FOLLOW UP | Thaw a frozen septic line
- Make certain that there is appropriate natural insulation over the pipe line
- Do not remove or compact snow over septic area (do not drive over or plow over septic system)
- Snow has an r-value of 1 or more per inch of snow (12′′ of snow = R-12+)
- Do not remove or compact snow over septic area (do not drive over or plow over septic system)
- Adding a layer of straw (R-1.5 per inch) or wood mulch (R-1 per inch) over the pipe run and other portions of the septic system, as well as planting grass and other vegetation in bare ground areas over the septic system, will help to reduce the amount of water that gets into the system. Add a layer or two of foam board insulation (polystyrene has an R-5 rating per inch of thickness)
- Avoid compacting earth over a septic line with heavy machinery (cars, ATVs, etc.), as compacted ground freezes more deeply. Insulate the area around and over the septic system or line. Rigid foam insulation between 2 and 4 inches thick should be installed around septic lines and over the holding tank, with overlapping edges (polystyrene is R-5 per inch). To keep the soil in place, use water softener salt bags, sand bags, or bags of landscaping pebbles. Continuous, low-flow water sources that discharge into the septic system should be repaired or avoided
- Fix any dripping faucets or fittings. Options for emptying furnace condensation water should be considered. During the colder months, operate the system on a regular basis
- Constant usage will flush the system and contribute heat to the system. Usage the system on a regular basis throughout the colder months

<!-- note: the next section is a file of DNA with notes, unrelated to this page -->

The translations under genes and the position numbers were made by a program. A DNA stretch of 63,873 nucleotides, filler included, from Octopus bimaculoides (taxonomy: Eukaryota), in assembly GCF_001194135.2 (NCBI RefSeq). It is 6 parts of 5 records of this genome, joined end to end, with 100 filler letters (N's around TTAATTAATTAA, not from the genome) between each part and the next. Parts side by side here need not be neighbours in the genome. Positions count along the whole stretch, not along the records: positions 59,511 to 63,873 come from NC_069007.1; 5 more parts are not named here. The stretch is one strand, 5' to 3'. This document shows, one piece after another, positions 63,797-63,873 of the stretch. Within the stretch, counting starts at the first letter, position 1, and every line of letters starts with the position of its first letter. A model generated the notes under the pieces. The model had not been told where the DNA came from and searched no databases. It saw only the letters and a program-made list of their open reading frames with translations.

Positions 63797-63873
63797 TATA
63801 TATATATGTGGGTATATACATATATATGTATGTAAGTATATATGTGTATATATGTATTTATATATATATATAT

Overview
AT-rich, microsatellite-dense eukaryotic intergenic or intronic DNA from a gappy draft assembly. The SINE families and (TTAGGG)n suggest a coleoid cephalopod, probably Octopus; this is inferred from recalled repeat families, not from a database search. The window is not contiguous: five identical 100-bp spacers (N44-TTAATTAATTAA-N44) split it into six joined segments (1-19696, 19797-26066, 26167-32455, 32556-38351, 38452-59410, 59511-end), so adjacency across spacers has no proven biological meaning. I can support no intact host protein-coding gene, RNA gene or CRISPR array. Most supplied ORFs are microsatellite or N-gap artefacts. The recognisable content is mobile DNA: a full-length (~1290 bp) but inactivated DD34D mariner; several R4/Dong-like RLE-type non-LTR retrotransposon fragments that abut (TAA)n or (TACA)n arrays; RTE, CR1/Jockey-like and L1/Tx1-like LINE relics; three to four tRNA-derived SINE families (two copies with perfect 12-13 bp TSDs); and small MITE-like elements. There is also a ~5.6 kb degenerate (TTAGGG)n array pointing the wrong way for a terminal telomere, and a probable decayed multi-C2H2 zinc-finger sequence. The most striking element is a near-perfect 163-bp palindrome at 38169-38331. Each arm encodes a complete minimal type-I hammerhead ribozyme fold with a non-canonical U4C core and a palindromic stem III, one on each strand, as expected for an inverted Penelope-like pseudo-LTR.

- Regular use will flush the system and contribute heat to the system. Normal bacterial activity creates heat in the holding tank. Biological activity in the holding tank creates heat in its normal course
Frozen Septic Tank: Watch out for These Symptoms
When dealing with hard winters and having a septic tank, it is important to be aware of the possibility of a frozen septic tank when the temperatures drop below freezing. If you’re having this difficulty for the first time and aren’t sure whether or not the weather is to blame, there are a few tell-tale indications that may help you unravel the puzzle of why it’s happening. The Signs and Symptoms of a Frozen Septic System
- The first stop is the restroom. When a toilet system becomes frozen, the toilet’s functioning is lost, and the toilet will not flush. Obviously, this is an issue, as none of the sinks in the house are capable of removing water efficiently. This includes the bathroom, the kitchen, and any sinks you may have in the garage or other outbuilding. When you have a frozen septic tank, the drains are effectively “clogged” with ice, and the washing machine water line will not function as intended. No water will be able to drain from the bathtub or shower (or from the sinks)
Situations that might result in a frozen septic tank include: While the following are not symptoms of a frozen system, they are some of the factors that contribute to the manifestation of the symptoms described above. Check the area around your sewage system to ensure that it is not frozen, which can lead to septic tanks failing.
- Homes with a septic system line in the ground that is too shallow will experience freezing conditions. if the septic line is located above or too close to the ground’s frost level, expect freezing temperatures